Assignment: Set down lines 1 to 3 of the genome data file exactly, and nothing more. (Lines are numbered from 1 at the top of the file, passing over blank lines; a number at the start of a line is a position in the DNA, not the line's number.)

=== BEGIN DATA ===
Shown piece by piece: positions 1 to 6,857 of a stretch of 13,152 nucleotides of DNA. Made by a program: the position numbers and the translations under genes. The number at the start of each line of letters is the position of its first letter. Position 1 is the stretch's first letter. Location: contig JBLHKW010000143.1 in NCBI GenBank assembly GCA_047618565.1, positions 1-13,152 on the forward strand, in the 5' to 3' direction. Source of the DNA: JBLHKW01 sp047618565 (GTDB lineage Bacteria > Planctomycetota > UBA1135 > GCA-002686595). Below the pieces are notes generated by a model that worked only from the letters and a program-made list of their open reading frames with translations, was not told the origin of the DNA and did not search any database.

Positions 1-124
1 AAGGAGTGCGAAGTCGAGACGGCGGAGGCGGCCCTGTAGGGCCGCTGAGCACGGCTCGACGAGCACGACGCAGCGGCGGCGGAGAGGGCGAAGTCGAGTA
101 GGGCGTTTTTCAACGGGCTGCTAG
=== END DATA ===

Shown piece by piece: positions 1 to 6,857 of a stretch of 13,152 nucleotides of DNA. Made by a program: the position numbers and the translations under genes. The number at the start of each line of letters is the position of its first letter. Position 1 is the stretch's first letter. Location: contig JBLHKW010000143.1 in NCBI GenBank assembly GCA_047618565.1, positions 1-13,152 on the forward strand, in the 5' to 3' direction. Source of the DNA: JBLHKW01 sp047618565 (GTDB lineage Bacteria > Planctomycetota > UBA1135 > GCA-002686595). Below the pieces are notes generated by a model that worked only from the letters and a program-made list of their open reading frames with translations, was not told the origin of the DNA and did not search any database.

Positions 1-124
1 AAGGAGTGCGAAGTCGAGACGGCGGAGGCGGCCCTGTAGGGCCGCTGAGCACGGCTCGACGAGCACGACGCAGCGGCGGCGGAGAGGGCGAAGTCGAGTA